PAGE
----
A guide to loading nibs

Rebekka Orth
5 min readMar 1, 2021
Photo by Tobias Keller on Unsplash

This article gives a deep dive on how to load nibs of custom views in your apps and explains why the described steps are necessary.

How to load nibs?

Before I go deeper into why certain steps are necessary, I want to quickly explain how you can load nibs of custom views.

Add a new UIView subclass, ViewFromNib, as well as a UIView .xib to your project. Then, add the following code to ViewFromNib in order to load the corresponding .xib:

let bundle = Bundle(for: ViewFromNib.self)
let className = String(describing: ViewFromNib.self)
let nib = UINib(nibName: className, bundle: bundle)
guard let view = nib.instantiate(withOwner: self, options: nil).first as? UIView else {
fatalError("Failed to load nib for view \\\\(className).")

Step by step:

  • Bundle(for: ViewFromNib.self) = returns the bundle of ViewFromNib. The corresponding .xib should be in that same bundle
  • String(describing: ViewFromNib.self) = returns the name of your UIView subclass as a String
  • UINib(nibName: className, bundle: bundle) = returns the decoded .xib with the given name in the given bundle. For convenience and readability the .xib and the UIView subclass should have the same name.
  • nib.instantiate(withOwner: self, options: nil) = creates new instances of the loaded nib's contents and sets the given owner, in this case an instance of ViewFromNib, as the File's Owner of all created instances.
  • instantiate returns an array of type Any. This array represents all top-level elements (usually views) in the loaded .xib . Therefore we need to specify which of those top-level views we want to set as a subview. This is why we call .first to get the first top-level view and cast it into a UIView.

On a side note: In your .xib you can either set the File's Owner type to your UIView subclass or leave it blank (I‘ll explain later). On the other hand, you must not set the top-level view's type to the type of your UIView subclass (I’ll also explain this later).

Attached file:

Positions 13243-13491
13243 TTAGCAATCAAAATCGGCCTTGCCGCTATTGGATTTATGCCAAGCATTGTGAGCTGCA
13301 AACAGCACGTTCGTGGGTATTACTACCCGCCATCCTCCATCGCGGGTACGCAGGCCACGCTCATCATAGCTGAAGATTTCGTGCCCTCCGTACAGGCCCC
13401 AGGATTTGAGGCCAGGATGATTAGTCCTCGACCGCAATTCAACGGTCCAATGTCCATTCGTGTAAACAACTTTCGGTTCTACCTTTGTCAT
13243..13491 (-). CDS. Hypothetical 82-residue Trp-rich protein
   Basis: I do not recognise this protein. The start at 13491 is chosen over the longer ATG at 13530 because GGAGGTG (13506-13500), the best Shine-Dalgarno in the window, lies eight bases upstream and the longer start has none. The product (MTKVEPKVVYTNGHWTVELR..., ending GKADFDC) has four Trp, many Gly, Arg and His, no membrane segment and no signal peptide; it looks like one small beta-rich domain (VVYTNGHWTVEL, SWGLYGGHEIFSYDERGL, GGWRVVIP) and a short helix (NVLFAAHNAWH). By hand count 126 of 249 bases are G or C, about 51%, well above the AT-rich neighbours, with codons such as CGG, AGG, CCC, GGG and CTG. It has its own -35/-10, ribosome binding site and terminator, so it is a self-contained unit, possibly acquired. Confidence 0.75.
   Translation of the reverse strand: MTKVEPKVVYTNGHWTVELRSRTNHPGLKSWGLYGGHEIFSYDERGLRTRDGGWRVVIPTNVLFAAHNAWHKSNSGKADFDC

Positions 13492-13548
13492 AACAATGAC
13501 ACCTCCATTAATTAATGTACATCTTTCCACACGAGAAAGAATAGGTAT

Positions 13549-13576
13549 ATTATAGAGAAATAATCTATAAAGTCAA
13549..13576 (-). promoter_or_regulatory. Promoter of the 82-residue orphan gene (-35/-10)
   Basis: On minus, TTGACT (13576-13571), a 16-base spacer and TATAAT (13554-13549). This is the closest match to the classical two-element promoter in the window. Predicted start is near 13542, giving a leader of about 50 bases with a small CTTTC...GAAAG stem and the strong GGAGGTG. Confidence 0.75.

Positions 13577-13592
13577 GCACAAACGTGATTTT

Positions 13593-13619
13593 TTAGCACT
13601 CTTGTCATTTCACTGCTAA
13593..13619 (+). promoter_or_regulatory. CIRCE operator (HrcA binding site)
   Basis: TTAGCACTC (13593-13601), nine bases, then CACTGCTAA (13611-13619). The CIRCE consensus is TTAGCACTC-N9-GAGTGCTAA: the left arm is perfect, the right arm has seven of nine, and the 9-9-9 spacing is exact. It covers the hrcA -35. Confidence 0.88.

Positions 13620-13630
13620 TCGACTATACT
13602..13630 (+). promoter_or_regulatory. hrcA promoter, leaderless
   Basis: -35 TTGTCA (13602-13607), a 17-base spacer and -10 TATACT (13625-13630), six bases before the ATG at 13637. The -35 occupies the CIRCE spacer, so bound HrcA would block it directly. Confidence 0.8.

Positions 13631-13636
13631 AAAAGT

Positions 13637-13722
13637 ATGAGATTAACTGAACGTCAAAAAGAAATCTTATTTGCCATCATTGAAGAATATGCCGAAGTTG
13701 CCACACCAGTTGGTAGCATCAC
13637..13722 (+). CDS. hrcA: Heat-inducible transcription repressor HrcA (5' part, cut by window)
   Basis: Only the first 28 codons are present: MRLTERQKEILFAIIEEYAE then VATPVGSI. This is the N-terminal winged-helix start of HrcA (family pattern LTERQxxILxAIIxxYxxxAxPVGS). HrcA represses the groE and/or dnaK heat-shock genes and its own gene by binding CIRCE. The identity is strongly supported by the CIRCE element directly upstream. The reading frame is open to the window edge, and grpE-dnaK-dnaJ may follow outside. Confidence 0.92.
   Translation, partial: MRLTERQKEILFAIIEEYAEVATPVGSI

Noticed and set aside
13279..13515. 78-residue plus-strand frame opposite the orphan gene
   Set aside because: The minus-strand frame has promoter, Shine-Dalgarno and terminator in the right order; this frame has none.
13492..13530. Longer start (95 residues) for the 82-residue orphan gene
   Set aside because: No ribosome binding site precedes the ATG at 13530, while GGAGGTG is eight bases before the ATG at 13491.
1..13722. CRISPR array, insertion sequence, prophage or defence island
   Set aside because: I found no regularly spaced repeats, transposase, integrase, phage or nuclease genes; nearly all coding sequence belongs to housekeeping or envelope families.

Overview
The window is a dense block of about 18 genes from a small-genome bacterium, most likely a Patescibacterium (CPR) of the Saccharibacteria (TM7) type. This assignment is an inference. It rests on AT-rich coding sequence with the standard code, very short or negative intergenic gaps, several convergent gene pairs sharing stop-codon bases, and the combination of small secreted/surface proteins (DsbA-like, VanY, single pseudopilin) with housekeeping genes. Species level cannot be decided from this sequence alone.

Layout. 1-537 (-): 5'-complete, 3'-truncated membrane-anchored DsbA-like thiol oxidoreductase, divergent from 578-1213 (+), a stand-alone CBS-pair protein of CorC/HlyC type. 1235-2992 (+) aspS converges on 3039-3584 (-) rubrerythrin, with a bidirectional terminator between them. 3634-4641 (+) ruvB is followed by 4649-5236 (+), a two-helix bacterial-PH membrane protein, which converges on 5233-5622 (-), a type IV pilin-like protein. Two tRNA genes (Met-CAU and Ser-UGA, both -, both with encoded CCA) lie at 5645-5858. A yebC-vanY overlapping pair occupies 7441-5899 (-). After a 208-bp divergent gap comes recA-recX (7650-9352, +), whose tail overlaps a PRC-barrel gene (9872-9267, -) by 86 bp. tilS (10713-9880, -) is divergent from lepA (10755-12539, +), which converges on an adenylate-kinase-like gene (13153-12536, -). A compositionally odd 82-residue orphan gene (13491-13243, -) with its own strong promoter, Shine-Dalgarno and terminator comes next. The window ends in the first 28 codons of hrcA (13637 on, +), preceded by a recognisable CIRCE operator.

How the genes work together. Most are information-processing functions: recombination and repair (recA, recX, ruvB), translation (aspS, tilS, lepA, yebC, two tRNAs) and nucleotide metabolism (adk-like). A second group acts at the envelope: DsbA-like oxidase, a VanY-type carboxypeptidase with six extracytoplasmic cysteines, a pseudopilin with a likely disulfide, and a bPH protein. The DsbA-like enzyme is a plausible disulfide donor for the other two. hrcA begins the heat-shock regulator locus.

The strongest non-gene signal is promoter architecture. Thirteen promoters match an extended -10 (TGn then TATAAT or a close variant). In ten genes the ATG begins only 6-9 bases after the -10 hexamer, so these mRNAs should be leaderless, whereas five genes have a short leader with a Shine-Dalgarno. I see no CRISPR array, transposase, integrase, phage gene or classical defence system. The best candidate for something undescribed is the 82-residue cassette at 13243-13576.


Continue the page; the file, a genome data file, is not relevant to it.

What else you need to do:

Just loading the .xib is not enough though. We also need to add this loaded view as a subview to ViewFromNib:

view.frame = self.bounds
view.autoresizingMask = [.flexibleWidth, .flexibleHeight]

Where to put it:

This code should be added to both initialization methods of ViewFromNib:

  • init(frame: CGRect)
  • init(coder: NSCoder)

This way you ensure that the .xib is always loaded when your view is instantiated. It then does not matter if you instantiate your view in your code or use it in another .xib.

Since we use the exact same code in both init-methods, it is a good idea to create a new method e.g. loadView() where the .xib is loaded and added as a subview. You can then just call this method in your init-methods instead. Or, to take it a step further, you can create a subclass of UIView that wraps the loading of a the .xib and let CustomView inherit from it.

That’s it. You’re good to go. If you want to have more background information on why you got to do this continue reading…

…Okay…but why?

First it is important to understand what is happening when we use a custom view in our app. Here it is necessary to distinguish between using your custom view in another .xib and instantiating it programmatically.